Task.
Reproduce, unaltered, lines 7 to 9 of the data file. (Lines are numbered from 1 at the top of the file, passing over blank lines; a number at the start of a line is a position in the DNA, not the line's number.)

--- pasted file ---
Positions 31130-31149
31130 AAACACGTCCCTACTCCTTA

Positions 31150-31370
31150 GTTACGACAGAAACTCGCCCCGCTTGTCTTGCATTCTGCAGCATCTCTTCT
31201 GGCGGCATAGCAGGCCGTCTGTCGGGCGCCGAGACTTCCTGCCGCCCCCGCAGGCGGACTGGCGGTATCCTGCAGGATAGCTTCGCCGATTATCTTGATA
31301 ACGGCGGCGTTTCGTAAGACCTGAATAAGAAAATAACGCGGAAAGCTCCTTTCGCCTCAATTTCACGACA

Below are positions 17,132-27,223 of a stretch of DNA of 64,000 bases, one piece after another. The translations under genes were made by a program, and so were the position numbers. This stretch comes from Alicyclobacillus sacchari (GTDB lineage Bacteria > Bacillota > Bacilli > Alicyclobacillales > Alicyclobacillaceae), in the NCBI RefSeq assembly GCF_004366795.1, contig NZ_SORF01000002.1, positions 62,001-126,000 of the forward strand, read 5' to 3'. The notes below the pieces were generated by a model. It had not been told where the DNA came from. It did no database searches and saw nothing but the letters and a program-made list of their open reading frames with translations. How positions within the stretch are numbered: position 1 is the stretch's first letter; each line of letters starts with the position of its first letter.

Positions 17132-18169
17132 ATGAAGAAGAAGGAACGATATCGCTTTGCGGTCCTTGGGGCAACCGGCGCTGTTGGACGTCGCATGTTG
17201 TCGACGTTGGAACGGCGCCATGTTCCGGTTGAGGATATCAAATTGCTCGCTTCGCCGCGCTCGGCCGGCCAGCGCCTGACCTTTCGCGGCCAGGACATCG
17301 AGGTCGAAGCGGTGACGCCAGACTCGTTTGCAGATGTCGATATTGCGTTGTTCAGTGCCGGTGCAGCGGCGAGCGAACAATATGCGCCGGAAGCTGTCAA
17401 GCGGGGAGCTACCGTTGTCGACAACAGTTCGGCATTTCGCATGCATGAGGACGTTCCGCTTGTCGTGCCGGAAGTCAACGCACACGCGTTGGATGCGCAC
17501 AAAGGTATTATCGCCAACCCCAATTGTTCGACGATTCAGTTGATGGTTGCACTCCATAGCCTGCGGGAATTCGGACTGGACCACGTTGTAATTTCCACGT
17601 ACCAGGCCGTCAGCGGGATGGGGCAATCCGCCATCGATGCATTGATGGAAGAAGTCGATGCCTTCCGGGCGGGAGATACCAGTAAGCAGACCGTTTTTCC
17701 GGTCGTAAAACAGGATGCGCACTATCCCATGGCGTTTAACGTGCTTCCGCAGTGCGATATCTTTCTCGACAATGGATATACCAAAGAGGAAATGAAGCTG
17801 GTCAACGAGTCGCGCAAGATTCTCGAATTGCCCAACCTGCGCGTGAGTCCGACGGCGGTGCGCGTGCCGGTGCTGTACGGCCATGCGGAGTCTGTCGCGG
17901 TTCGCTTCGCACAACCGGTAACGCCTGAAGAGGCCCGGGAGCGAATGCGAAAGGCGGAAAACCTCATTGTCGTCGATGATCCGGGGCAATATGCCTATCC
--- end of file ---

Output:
Below are positions 17,132-27,223 of a stretch of DNA of 64,000 bases, one piece after another. The translations under genes were made by a program, and so were the position numbers. This stretch comes from Alicyclobacillus sacchari (GTDB lineage Bacteria > Bacillota > Bacilli > Alicyclobacillales > Alicyclobacillaceae), in the NCBI RefSeq assembly GCF_004366795.1, contig NZ_SORF01000002.1, positions 62,001-126,000 of the forward strand, read 5' to 3'. The notes below the pieces were generated by a model. It had not been told where the DNA came from. It did no database searches and saw nothing but the letters and a program-made list of their open reading frames with translations. How positions within the stretch are numbered: position 1 is the stretch's first letter; each line of letters starts with the position of its first letter.

Positions 17132-18169
17132 ATGAAGAAGAAGGAACGATATCGCTTTGCGGTCCTTGGGGCAACCGGCGCTGTTGGACGTCGCATGTTG